Have recently read or am reading books by Anthony Horowitz, Sofia Samatar, Hamdi Abu Golayyel, and the world’s most popular author, Anonymous

Hello friends, did you guys know that I really enjoy reading? Here are some books I’ve read recently (or am currently reading).

The Moonflower Murders by Anthony Horowitz — I was really impressed by the inventive plotting of his previous novel in this series, The Magpie Murders. The protagonist of both books is a book editor whose name I can’t remember, who is forced to investigate a murderer in which a (now-deceased) author of hers has some mysterious involvement. The fun of the books is that each has a novel inside a novel. The frame story is a contemporary detective tale, while the novel inside the novel, which was ostensibly written by the now-deceased author, is a golden age detective story about a German Poirot-style detective named Atticus Punt. If this sounds complicated, that’s because it is. You read the book constantly wondering how the two novels are going to come together, and eventually they do, though for the life of me I can’t remember anything about the murder or its resolution in the first book. It’s odd how sterile this sort of cleverness can sometimes be. But I still highly recommend.

Thieves in Retirement by Hamdi Abu Golayyel – A (relatively) contemporary Egyptian novel in translation, I’m gonna pat myself on the back for finding this one because it came out from a university press, not even a mainstream indie publisher. It’s a tale, essentially: the interlocking narratives of a number of dwellers of an apartment building in Cairo. I don’t say this often, but I think it would be fair to say that there is no plot, aside from some stabs at metafiction where the first-person narrator tries to shape the story consciously. But on a page by page level, the story is interesting and detailed. Its residents hover around the demimonde or underclass of Cairo: they’re the middle of the lower, let’s say. The book is filled with crime: bribery, prostitution, drug smuggling. And it’s got a fair amount of sexual adventure and misadventure too. Its earthy style and discursive structure reminded me strongly of the Arabian Nights.

Life of Lazarillo de Tormes by Anonymous – A 16th century Spanish novel, it predates Don Quixote, and the claim is that this novel essentially invented the (picaresque). I don’t know how true that is (I am always suspicious of claims that a book invented anything). But this is an excellent example of a picaresque. A boy is given into the service of a blind beggar, and they victimize and try to cheat each other. Then the boy slips from master to master–a priest, a squire, a seller of indulgences–and the book satirizes each. Told with a lively and humor-filled first-person style. Also very short, only 120 pages. Of these three I’d probably recommend it the most strongly.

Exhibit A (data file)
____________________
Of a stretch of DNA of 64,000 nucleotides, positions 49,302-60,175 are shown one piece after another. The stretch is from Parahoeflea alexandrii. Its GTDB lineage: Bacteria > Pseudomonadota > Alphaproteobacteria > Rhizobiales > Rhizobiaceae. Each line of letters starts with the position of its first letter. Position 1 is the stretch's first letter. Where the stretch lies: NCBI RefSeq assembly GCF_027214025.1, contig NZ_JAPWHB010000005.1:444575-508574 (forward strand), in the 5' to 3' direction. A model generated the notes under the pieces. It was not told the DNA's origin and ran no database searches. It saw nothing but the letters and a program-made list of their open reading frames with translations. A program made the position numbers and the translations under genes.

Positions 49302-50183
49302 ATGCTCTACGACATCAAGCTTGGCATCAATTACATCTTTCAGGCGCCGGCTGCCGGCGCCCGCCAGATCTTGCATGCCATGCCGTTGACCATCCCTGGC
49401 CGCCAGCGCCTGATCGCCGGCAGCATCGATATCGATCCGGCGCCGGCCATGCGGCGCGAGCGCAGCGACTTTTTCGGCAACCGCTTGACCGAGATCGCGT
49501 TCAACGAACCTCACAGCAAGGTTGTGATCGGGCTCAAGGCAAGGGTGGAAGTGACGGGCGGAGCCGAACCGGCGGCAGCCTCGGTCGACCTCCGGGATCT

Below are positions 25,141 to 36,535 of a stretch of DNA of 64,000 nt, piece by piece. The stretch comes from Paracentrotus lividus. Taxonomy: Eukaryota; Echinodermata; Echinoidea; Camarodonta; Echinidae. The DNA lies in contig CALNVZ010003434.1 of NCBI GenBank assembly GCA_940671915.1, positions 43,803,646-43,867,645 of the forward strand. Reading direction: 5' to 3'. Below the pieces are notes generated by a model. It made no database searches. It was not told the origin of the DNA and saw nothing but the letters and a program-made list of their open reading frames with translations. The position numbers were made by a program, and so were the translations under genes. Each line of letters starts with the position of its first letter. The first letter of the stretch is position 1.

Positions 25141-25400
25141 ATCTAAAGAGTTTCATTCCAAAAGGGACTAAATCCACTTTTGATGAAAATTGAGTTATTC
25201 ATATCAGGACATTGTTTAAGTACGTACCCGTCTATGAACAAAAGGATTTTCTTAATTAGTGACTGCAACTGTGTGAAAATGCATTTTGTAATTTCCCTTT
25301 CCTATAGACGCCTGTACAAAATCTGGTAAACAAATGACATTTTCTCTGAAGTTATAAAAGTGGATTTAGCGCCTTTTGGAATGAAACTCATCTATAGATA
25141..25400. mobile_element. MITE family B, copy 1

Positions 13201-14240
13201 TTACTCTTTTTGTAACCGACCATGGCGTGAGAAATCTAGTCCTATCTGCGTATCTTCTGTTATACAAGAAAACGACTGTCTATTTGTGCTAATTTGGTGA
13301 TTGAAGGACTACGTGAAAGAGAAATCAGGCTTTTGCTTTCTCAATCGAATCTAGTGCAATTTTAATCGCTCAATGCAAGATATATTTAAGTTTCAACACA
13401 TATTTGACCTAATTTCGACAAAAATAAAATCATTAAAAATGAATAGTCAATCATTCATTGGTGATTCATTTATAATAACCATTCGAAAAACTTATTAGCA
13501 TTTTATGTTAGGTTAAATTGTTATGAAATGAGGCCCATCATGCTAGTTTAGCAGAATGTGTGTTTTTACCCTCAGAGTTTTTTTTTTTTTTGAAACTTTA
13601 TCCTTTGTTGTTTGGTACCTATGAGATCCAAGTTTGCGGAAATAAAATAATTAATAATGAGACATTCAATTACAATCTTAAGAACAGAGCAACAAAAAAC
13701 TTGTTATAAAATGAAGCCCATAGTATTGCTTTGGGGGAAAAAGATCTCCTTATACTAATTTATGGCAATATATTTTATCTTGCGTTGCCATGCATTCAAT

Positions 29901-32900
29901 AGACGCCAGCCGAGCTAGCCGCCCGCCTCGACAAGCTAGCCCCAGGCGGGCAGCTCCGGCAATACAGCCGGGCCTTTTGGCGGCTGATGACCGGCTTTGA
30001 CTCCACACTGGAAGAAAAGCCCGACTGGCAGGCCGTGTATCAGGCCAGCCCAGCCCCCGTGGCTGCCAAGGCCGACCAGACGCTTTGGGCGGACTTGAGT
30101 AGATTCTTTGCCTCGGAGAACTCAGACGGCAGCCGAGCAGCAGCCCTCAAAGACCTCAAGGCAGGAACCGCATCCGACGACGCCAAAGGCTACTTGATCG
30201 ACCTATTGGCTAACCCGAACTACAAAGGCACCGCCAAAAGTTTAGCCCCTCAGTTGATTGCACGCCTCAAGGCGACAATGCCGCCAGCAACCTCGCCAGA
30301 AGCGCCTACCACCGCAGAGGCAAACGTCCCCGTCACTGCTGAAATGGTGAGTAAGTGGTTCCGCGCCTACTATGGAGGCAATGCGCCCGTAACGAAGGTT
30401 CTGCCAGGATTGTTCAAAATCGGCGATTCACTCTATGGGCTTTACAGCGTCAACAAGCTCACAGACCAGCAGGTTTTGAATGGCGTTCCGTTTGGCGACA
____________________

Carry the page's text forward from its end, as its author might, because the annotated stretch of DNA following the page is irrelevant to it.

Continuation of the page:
Tender: Stories by Sofia Samatar – So now that I’m writing more stories, I decided to read more too. I started with an old edition of Best American Science Fiction and Fantasy that I had bought at a discount, but none of the other stories were as good as the Sofia Samatar story at the beginning (a fantastically complex and inventive story about a dystopian world where girls are pulled away from their parents and sent to a summer camp to prepare them for their future lives). So I decided what I really wanted was to read more Samatar. What gives her stories their impact is her beautiful, humane voice. Or rather, her beautiful, humane way with voice. I’m only a few stories in, but there’s one at the beginning, called The Walkdog, about a high school girl writing an essay, with footnotes, about a local myth made up by a real Nerd, a guy who really stinks of total nerd gas, who happens to be in the same class as her. Some might read the story and say the voice is off, that it feels too young for the age of the protagonists, but I actually think it’s true to life, which is that many teens do actually have young voices. Just as there are teens who are more sophisticated than their age, there are teens who are less so (and a lot of sci-fi and fantasy fans happened to be the latter). It’s that sort of fine eye that makes these stories shine. They’re not JUST inventive and full of haunting, mythic images: they’re also funny and terribly human and specific. It’s a great combination. Can’t wait to read further.

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